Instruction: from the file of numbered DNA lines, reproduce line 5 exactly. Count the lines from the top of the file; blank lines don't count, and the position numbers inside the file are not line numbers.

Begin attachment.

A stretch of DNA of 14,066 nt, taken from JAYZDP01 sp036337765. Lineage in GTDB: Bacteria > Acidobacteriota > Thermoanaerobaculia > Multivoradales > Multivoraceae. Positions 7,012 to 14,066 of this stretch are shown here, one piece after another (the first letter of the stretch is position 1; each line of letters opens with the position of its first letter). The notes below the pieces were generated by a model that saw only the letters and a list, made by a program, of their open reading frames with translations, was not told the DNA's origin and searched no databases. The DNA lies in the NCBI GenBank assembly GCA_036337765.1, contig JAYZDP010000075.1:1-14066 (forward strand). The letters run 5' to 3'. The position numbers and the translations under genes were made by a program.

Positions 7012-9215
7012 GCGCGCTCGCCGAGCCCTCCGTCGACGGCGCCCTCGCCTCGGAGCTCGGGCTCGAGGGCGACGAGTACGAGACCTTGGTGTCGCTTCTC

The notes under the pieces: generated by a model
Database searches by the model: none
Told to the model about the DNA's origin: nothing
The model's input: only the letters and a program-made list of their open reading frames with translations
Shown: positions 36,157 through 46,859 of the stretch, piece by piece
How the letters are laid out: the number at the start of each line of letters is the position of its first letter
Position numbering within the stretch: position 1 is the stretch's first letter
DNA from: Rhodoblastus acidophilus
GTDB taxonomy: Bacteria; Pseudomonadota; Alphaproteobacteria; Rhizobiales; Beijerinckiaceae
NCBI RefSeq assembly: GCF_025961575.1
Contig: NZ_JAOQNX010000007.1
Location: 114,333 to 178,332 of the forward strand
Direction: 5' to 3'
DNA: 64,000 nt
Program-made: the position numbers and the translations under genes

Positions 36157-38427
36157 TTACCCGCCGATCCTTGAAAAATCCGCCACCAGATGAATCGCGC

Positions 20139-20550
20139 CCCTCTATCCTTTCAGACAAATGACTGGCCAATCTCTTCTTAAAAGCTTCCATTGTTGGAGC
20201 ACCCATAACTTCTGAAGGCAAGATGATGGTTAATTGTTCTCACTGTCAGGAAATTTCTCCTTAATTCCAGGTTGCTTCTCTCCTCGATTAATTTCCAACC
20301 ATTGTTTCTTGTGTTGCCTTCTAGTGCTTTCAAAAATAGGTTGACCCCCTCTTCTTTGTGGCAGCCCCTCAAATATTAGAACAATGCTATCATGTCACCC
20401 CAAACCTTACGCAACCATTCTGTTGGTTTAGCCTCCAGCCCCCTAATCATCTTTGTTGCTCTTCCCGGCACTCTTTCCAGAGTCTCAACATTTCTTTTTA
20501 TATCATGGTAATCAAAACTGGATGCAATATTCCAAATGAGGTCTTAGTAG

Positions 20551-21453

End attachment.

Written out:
Database searches by the model: none